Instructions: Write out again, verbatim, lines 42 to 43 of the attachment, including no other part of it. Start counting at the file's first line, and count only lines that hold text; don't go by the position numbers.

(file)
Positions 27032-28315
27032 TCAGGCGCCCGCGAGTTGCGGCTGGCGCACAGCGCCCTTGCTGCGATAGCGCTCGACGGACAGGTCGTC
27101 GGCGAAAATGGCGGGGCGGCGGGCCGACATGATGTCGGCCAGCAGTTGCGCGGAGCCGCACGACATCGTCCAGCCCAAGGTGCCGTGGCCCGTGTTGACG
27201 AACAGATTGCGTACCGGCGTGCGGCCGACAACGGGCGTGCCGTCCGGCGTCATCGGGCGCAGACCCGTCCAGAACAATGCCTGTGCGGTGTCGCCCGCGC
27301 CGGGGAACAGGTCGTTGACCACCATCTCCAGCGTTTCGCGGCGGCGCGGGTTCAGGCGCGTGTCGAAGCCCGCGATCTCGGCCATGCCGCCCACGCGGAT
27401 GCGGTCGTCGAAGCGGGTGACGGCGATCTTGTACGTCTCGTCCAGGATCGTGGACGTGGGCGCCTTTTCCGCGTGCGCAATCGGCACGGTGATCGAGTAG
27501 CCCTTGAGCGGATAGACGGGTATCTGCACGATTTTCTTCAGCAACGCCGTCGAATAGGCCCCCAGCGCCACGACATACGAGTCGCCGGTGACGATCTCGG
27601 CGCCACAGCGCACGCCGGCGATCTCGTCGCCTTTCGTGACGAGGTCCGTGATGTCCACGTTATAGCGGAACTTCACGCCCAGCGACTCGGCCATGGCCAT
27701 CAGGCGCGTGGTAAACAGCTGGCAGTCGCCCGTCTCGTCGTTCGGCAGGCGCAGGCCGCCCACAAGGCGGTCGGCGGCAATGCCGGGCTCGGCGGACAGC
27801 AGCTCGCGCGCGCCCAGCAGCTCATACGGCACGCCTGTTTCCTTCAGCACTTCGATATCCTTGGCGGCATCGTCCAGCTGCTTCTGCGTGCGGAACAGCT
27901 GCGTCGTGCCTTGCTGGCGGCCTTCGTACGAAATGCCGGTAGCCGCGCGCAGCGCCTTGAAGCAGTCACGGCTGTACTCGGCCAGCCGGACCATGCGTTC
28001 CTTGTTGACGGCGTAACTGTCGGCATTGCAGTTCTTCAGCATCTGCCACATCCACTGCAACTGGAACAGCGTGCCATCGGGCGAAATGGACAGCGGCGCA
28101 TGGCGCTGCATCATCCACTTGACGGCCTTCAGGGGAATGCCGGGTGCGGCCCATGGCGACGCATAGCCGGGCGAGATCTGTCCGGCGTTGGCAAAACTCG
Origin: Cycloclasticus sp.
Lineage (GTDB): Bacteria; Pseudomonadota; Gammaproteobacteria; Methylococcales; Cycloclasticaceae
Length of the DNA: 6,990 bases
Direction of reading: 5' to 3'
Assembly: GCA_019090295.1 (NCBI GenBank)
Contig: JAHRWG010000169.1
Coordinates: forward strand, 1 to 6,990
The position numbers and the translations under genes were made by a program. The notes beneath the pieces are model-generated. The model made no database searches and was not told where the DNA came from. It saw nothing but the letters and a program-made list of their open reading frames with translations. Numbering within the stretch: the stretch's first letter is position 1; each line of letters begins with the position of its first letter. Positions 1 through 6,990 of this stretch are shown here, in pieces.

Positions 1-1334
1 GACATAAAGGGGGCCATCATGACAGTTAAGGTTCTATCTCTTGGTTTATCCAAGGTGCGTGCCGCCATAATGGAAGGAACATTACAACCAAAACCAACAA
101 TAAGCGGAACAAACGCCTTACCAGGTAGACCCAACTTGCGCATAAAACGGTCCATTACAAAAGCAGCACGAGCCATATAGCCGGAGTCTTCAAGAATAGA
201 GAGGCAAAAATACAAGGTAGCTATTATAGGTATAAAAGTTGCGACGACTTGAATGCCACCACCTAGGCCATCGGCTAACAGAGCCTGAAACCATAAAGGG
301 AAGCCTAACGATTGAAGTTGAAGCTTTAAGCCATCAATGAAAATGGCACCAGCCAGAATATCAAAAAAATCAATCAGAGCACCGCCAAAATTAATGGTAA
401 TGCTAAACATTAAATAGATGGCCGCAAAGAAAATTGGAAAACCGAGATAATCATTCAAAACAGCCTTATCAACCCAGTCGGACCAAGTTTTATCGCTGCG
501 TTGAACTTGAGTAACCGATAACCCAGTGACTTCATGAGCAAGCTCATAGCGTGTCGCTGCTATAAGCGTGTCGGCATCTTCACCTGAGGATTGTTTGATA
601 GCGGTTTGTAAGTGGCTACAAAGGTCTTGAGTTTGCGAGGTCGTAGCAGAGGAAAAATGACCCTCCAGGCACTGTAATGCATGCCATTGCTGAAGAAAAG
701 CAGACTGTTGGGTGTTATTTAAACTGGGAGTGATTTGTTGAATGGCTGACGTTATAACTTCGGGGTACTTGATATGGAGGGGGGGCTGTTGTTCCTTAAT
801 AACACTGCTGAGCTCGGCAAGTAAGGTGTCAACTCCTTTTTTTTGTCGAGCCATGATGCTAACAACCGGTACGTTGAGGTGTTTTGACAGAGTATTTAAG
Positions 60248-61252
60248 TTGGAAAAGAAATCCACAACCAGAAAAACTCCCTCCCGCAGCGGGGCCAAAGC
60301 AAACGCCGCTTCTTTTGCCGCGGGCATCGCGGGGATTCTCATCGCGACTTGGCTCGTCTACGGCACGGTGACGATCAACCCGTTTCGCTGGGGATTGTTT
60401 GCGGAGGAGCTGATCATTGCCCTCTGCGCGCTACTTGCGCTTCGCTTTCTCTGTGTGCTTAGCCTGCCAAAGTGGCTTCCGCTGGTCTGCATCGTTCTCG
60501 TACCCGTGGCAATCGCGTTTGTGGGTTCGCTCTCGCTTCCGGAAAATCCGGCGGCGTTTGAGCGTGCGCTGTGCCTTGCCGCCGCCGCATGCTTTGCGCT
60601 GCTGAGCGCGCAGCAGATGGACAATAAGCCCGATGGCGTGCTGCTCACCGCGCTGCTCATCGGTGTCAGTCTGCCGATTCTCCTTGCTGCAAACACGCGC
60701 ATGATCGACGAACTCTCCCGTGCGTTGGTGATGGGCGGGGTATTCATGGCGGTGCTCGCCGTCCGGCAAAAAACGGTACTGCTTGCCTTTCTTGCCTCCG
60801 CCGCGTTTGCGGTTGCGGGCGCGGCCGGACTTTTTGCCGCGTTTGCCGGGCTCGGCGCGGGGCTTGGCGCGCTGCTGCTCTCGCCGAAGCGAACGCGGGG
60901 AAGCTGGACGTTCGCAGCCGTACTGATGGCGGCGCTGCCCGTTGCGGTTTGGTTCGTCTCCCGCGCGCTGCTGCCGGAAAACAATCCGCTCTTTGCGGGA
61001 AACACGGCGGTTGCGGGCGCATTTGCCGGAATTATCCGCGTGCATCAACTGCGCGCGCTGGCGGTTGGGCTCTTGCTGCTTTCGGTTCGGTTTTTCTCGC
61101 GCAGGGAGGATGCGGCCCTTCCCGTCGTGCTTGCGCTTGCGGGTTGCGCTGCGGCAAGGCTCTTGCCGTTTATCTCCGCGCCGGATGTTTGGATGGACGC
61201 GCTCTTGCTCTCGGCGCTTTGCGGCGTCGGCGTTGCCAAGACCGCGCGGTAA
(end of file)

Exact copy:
61101 GCAGGGAGGATGCGGCCCTTCCCGTCGTGCTTGCGCTTGCGGGTTGCGCTGCGGCAAGGCTCTTGCCGTTTATCTCCGCGCCGGATGTTTGGATGGACGC
61201 GCTCTTGCTCTCGGCGCTTTGCGGCGTCGGCGTTGCCAAGACCGCGCGGTAA